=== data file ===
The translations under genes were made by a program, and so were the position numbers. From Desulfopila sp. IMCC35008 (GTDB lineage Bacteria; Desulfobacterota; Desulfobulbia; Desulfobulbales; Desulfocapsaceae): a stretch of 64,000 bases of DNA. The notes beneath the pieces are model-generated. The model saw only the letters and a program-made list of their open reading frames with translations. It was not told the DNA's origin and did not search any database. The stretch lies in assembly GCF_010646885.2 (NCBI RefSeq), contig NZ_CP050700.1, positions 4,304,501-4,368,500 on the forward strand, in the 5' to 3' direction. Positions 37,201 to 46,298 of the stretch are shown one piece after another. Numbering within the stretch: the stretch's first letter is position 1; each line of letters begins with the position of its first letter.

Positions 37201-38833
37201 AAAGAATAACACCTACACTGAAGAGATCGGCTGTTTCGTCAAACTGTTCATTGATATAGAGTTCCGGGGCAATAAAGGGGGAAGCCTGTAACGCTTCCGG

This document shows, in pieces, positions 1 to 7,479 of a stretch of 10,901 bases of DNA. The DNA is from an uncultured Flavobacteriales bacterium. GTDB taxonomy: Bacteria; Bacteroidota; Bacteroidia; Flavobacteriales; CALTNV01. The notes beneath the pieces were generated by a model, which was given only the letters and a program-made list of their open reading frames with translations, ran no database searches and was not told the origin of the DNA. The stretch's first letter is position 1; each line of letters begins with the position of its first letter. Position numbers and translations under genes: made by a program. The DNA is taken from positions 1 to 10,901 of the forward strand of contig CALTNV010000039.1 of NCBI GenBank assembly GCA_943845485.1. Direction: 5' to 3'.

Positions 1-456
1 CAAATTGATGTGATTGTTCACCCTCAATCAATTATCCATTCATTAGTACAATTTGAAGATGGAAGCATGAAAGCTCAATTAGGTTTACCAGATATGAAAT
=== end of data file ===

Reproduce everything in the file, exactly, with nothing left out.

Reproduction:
The translations under genes were made by a program, and so were the position numbers. From Desulfopila sp. IMCC35008 (GTDB lineage Bacteria; Desulfobacterota; Desulfobulbia; Desulfobulbales; Desulfocapsaceae): a stretch of 64,000 bases of DNA. The notes beneath the pieces are model-generated. The model saw only the letters and a program-made list of their open reading frames with translations. It was not told the DNA's origin and did not search any database. The stretch lies in assembly GCF_010646885.2 (NCBI RefSeq), contig NZ_CP050700.1, positions 4,304,501-4,368,500 on the forward strand, in the 5' to 3' direction. Positions 37,201 to 46,298 of the stretch are shown one piece after another. Numbering within the stretch: the stretch's first letter is position 1; each line of letters begins with the position of its first letter.

Positions 37201-38833
37201 AAAGAATAACACCTACACTGAAGAGATCGGCTGTTTCGTCAAACTGTTCATTGATATAGAGTTCCGGGGCAATAAAGGGGGAAGCCTGTAACGCTTCCGG

This document shows, in pieces, positions 1 to 7,479 of a stretch of 10,901 bases of DNA. The DNA is from an uncultured Flavobacteriales bacterium. GTDB taxonomy: Bacteria; Bacteroidota; Bacteroidia; Flavobacteriales; CALTNV01. The notes beneath the pieces were generated by a model, which was given only the letters and a program-made list of their open reading frames with translations, ran no database searches and was not told the origin of the DNA. The stretch's first letter is position 1; each line of letters begins with the position of its first letter. Position numbers and translations under genes: made by a program. The DNA is taken from positions 1 to 10,901 of the forward strand of contig CALTNV010000039.1 of NCBI GenBank assembly GCA_943845485.1. Direction: 5' to 3'.

Positions 1-456
1 CAAATTGATGTGATTGTTCACCCTCAATCAATTATCCATTCATTAGTACAATTTGAAGATGGAAGCATGAAAGCTCAATTAGGTTTACCAGATATGAAAT